- The Washington Times - Friday, September 26, 2014

Sen. Rand Paul called for a “revival” in America Friday and a re-examination of how the country is involving itself in the affairs of the Middle East.

The country, he said, is in “a full-blown crisis, a spiritual crisis” — and it doesn’t need another politician or more promises.

“What America really needs is a revival,” he said. “America needs to revive tradition. American needs to revive virtue.”


TOP STORIES
Michael Bloomberg says his live-in girlfriend would be 'de facto first lady' if he wins election
Franklin Graham calls on nation to pray for Trump as impeachment effort gains speed
Michael Bloomberg suggests disarming minorities to 'keep them alive'


Mr. Paul, like Sen. Ted Cruz of Texas, another potential 2016 contender who spoke earlier Friday at the 2014 Values Voter Summit, devoted a significant part of his speech to talking about Meriam Ibrahim, a woman who refused to recant her Christian faith even under threat of death in Sudan.

Mr. Paul also spent much of his time on the ongoing crisis in the Middle East. He reprised some of the arguments he employed in a recent floor speech outlining his opposition to President Obama’s plan to arm and train moderate Syrian rebels as part of the president’s plan to combat the Islamic State terrorist group.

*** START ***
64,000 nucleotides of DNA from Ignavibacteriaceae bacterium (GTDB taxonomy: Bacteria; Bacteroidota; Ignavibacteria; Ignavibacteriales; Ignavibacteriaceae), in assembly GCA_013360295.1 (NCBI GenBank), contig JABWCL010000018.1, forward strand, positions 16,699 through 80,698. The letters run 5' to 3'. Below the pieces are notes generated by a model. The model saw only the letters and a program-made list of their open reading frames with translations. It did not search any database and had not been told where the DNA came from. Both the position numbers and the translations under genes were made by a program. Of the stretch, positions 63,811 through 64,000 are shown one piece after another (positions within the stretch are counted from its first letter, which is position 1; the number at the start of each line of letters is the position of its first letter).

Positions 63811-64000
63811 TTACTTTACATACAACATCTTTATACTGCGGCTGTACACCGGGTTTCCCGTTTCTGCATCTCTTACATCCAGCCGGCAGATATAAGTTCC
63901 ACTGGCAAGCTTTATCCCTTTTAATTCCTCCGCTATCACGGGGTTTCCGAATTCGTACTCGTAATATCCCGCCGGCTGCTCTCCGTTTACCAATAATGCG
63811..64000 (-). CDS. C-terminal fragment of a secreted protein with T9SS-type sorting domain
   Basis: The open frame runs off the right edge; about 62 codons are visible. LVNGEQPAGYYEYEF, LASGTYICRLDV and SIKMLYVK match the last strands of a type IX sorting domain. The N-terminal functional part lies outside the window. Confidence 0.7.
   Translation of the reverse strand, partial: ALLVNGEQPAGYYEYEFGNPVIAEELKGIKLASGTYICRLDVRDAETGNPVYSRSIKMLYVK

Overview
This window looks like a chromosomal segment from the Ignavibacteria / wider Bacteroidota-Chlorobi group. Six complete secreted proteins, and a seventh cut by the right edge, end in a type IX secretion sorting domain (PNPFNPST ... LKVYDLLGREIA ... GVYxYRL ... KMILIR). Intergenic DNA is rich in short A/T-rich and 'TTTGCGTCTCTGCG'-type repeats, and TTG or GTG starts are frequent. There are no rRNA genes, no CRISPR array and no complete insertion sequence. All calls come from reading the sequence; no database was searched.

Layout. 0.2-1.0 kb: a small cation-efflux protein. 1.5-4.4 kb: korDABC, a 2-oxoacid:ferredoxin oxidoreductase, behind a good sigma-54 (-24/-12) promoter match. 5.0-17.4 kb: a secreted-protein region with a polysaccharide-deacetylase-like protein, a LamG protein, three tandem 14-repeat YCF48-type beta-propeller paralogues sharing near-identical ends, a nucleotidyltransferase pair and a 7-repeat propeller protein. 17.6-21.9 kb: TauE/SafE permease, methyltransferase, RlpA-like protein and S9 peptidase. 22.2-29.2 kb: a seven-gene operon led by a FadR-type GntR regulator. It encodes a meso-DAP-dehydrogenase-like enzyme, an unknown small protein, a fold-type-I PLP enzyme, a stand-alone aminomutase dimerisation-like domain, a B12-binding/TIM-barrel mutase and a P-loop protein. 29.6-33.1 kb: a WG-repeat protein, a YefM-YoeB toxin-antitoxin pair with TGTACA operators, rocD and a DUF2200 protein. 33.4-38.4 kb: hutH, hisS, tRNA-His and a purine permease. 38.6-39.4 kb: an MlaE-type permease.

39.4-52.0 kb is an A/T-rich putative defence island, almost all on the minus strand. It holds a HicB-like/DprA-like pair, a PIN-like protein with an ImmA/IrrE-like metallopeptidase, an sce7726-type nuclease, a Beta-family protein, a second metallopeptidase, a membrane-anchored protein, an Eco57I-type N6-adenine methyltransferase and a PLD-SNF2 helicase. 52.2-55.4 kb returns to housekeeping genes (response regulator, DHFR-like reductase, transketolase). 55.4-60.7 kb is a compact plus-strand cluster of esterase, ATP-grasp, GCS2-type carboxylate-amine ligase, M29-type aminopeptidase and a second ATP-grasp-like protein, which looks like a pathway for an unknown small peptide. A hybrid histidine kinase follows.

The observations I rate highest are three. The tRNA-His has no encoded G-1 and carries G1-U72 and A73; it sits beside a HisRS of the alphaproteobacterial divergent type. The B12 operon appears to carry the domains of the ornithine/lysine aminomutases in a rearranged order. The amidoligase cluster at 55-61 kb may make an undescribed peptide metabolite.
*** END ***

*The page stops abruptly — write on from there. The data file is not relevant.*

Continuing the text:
“Where will the Syrian Christians go when [this] civil war breaks down their door?” he said.

Mr. Paul also drew applause when he reminded the crowd he has pushed to cut aid for Palestine until the country’s government recognizes Israel.

The crowd also responded positively to the portion of his speech he spent talking about his pro-life stance.

“I believe that no civilization can long endure that does not respect life from the not-yet-born to life’s last breath,” he said.

An introductory video also played up Mr. Paul’s pro-life credentials with clips showing some of the senator’s past speeches on the issue, including his promising that “I will always take a stand for life.”

Sign up for Daily Newsletters

Manage Newsletters

Copyright © 2019 The Washington Times, LLC. Click here for reprint permission.

Please read our comment policy before commenting.

 

Click to Read More and View Comments

Click to Hide